Selling Is an Act of Indirect Intelligence

Selling Is an Act of Indirect Intelligence

This year, we decided to join a new community built around Javascript, the ever-present programming language that is used on most websites and services you rely on.

We picked JSNation, which takes place in Amsterdam each year, because we had assumed a couple of things about the event:

  1. The organization seemed good.
  2. The speakers were relevant.
  3. The focus was not placed on big companies appropriating topics, but rather, on real people and their work.

If our assumption #3 would prove to not be true, we would have been swag-collecting drones. I did not want to be bombarded by advertisements, as I believe that selling does not have to be like that, it can be an act of indirect intelligence.

That is, the intelligence traded serves value to people, regardless of any potential transaction. But indirectly, it unavoidably results in purchasing decisions.

In other words: let the nature, reach and usability of the product lead your sales effort. It gives people something accessible to decide if they need it or not.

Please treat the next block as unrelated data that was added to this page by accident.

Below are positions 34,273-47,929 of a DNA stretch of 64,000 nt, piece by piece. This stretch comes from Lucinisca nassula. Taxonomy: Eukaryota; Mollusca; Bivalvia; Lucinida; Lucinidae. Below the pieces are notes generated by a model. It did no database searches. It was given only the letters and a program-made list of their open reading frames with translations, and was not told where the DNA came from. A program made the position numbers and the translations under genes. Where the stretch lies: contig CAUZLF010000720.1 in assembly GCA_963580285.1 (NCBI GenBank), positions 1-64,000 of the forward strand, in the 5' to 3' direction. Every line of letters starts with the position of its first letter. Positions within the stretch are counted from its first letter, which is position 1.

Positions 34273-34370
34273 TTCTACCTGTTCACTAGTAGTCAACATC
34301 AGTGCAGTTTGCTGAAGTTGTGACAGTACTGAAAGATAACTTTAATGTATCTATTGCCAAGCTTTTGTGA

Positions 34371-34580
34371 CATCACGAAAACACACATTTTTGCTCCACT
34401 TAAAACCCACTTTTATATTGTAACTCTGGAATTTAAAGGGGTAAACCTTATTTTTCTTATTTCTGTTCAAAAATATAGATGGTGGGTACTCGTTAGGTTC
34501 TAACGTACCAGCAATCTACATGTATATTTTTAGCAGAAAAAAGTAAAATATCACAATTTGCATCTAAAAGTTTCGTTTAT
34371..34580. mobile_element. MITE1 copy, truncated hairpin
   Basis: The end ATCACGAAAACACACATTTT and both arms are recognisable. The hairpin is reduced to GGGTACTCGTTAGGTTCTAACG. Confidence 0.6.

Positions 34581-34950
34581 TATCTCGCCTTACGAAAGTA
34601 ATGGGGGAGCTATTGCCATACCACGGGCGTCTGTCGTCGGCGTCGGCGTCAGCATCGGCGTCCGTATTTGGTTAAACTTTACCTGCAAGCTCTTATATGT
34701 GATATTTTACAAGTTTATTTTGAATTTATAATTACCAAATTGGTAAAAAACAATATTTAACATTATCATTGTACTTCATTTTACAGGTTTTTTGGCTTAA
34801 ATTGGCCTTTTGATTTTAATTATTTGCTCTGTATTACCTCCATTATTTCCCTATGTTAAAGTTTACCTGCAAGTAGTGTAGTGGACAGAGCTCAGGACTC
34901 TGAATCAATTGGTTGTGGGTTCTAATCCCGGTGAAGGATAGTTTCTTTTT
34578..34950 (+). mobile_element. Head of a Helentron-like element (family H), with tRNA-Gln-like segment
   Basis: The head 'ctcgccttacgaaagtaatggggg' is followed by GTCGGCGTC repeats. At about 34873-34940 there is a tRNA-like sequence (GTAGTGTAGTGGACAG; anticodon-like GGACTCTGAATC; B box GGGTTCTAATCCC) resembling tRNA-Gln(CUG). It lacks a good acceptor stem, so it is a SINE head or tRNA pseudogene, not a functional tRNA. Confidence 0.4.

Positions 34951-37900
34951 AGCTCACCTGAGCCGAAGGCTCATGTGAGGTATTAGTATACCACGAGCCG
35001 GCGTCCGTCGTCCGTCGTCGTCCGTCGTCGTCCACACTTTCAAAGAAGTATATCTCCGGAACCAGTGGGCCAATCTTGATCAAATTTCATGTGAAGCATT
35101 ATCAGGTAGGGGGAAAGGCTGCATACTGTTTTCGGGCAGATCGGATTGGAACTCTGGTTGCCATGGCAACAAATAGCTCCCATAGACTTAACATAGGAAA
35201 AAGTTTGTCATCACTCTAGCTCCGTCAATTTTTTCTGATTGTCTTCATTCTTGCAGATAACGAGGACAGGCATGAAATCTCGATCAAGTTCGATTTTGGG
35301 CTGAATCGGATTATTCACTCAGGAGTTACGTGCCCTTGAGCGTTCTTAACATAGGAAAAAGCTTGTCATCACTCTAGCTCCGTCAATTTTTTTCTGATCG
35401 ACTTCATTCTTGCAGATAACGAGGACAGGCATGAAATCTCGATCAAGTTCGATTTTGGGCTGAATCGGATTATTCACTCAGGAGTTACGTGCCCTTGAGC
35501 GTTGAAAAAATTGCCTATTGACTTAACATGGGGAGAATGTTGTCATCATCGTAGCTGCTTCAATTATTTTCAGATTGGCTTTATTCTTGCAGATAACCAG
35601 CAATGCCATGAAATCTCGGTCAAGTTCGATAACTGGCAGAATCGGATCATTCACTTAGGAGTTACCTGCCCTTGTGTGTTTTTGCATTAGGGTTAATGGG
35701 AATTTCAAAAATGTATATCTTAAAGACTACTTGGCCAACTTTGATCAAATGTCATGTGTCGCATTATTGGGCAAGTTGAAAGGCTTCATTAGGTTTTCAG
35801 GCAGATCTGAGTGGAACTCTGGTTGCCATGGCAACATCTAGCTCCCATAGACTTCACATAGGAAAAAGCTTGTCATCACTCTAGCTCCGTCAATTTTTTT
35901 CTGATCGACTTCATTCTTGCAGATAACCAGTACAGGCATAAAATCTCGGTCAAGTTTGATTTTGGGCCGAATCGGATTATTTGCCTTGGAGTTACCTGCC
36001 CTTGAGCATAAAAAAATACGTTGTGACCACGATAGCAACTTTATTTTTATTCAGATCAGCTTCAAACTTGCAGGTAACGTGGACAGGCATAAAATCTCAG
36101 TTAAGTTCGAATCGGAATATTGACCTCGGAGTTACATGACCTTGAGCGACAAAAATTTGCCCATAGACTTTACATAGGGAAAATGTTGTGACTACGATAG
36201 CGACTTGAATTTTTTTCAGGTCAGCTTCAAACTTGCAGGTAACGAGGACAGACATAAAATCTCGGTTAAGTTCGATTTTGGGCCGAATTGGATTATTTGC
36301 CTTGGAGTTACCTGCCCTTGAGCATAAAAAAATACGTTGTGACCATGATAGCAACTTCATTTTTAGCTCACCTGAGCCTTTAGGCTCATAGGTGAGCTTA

This was enough to make the trip to the beautiful city of Amsterdam, and so from June 6th to 8th, our attention was placed on JSNation.

Amsterdam is a vibrant city, home to many companies like Google, Netflix, IBM, Tesla and Irdeto, to name a few.

It is always difficult to attend a conference, particularly because at some point, reality strikes and you go back to your desk with double or triple the workload. If I was to go through that, I figured it should be over something substantial, where you can connect with people and ideas.

At a casual meet and greet before the event, I befriended a very nice group of people from different countries, companies and functions. We formed a team for the fun, pre-conference pop quiz on Javascript-related things, and we came in second place.

This sense of community and belonging was established and maintained throughout the event. Everyone experiences the talks differently so it is great to explore and discuss with attendees. From these exchanges, some companies build recruiting efforts and/or sales pitches, but it happens in an organic, fun and respectful way.

Unconventional by design, JSNation takes advantage of the beautiful layout of Zuiderkerk, to provide resting areas where people can interact with the conference's content in different ways. Credit: JSNation.

There is an emphasis from the brilliant organizers on the code of conduct, which centers around just being a good person. This is also reflected in everything they do.